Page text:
Outsourcing the Gender Factory: Living Arrangements and Service Expenditures on Female and Male Tasks

Esther de Ruijter, Judith K. Treas, Philip N. Cohen

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Using data from the U.S. Consumer Expenditure Survey 1998, this study analyzes how much money different types of households spend for domestic services on “female” and “male” tasks.We test alternative hypotheses based on economic and sociological theories of gender differentiation. Contrary to arguments that marriage lowers the risk to one partner of specializing in housework, we find no differences in service expenditures between cohabiting and married couples. Consistent with gender production arguments that the household context shapes behavior, single women outspend couples across the board. Single men, however, reveal spending behavior more consistent with gender socialization. Comparing single men and single women points to the gendered nature of the tasks as an important aspect of domestic service expenditures.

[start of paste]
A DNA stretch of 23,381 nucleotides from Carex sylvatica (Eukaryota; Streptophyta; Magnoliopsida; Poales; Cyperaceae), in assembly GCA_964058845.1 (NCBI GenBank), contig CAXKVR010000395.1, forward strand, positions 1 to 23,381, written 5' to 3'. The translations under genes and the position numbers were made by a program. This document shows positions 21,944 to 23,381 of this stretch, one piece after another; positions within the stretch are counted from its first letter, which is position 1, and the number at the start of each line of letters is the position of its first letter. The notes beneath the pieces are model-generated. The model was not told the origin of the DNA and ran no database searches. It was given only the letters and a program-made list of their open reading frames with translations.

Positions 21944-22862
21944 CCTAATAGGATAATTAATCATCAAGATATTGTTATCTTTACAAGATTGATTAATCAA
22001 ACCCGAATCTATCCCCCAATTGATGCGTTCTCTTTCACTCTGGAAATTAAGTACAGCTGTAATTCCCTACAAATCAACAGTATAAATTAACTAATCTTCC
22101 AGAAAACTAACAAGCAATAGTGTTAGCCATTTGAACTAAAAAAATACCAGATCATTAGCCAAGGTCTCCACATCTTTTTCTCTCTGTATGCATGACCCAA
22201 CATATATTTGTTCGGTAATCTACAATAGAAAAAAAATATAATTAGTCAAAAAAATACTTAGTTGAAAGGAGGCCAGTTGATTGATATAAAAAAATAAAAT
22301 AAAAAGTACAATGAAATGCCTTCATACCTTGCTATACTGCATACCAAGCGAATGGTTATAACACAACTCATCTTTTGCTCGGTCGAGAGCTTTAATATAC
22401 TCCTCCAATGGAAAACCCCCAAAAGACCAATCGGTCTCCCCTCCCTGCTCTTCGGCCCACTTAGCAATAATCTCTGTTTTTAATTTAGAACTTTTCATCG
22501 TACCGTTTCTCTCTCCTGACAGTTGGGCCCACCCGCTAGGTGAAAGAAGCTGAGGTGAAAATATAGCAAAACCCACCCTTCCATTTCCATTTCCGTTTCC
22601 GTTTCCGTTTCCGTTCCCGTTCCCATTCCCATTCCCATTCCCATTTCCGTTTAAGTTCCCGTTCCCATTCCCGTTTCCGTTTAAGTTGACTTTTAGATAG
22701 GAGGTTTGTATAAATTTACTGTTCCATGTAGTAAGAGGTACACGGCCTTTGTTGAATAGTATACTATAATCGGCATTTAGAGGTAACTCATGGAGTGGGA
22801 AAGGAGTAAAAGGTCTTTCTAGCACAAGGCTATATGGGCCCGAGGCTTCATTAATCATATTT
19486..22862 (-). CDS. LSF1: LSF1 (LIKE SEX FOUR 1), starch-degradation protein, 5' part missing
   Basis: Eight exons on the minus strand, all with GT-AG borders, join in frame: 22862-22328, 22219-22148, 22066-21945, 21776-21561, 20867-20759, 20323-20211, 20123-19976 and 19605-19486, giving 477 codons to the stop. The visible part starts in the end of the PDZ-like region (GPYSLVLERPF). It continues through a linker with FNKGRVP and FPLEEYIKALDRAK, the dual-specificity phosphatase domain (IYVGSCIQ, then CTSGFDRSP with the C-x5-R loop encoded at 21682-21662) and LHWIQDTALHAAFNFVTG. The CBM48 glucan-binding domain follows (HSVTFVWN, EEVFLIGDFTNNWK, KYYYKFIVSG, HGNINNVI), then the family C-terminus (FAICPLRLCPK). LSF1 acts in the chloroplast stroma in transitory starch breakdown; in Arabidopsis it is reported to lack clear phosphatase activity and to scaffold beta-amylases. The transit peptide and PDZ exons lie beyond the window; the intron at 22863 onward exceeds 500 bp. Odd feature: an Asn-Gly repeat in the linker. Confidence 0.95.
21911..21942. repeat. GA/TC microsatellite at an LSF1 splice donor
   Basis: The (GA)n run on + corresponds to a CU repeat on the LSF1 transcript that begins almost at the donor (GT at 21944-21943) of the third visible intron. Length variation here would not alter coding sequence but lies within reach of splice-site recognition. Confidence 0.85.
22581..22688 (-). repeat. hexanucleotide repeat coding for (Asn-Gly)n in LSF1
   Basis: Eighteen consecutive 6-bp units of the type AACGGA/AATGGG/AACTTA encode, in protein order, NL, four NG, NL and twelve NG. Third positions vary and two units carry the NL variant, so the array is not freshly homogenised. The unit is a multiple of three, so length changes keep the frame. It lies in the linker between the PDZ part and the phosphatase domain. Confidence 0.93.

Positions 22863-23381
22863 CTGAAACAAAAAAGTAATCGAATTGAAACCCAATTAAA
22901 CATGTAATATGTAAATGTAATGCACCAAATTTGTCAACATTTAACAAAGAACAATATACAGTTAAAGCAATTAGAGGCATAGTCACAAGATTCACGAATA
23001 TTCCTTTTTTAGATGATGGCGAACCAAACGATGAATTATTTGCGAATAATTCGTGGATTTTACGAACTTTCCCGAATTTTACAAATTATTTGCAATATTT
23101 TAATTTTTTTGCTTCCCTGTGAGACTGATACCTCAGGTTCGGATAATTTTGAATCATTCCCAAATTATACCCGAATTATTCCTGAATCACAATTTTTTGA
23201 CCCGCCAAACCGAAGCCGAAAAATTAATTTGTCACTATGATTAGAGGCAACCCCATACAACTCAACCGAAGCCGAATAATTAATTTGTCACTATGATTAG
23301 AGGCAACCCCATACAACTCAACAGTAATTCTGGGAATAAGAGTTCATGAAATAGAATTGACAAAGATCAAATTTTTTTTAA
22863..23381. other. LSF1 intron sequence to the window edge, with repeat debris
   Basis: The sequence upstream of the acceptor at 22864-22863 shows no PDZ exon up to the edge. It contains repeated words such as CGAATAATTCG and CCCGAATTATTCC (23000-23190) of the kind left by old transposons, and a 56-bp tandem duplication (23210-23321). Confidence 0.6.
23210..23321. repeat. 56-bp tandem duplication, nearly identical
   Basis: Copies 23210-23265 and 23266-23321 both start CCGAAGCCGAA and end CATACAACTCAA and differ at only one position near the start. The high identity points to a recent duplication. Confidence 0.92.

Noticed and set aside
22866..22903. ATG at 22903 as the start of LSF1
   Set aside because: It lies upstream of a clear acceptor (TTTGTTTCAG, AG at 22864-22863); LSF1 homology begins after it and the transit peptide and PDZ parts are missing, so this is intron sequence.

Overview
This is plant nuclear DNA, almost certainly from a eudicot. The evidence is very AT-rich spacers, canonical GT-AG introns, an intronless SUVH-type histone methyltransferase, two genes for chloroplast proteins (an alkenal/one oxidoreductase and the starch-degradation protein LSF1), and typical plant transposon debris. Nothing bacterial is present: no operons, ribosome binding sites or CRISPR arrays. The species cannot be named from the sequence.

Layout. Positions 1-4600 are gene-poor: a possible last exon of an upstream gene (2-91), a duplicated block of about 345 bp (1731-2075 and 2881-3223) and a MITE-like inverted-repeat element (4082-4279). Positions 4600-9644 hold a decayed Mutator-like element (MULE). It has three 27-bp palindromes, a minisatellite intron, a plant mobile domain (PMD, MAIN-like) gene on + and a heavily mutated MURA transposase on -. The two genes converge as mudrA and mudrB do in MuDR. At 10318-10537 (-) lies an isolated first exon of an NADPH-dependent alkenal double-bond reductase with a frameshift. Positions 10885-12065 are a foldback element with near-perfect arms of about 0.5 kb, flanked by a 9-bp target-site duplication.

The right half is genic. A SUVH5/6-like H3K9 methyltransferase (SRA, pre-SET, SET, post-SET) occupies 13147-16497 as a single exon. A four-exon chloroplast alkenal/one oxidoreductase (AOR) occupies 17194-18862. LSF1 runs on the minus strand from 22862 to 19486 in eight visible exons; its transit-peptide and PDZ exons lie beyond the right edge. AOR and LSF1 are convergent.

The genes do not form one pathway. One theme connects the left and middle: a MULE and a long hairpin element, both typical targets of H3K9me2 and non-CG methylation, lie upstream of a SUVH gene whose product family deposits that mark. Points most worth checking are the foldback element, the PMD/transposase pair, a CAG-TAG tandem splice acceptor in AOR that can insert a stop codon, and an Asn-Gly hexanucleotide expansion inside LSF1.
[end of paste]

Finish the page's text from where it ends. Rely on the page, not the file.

Original languageEnglish
Number of pages18
JournalSocial Forces, Volume 84, Number 1, September 2005
Issue number1
Publication statusPublished - 2005

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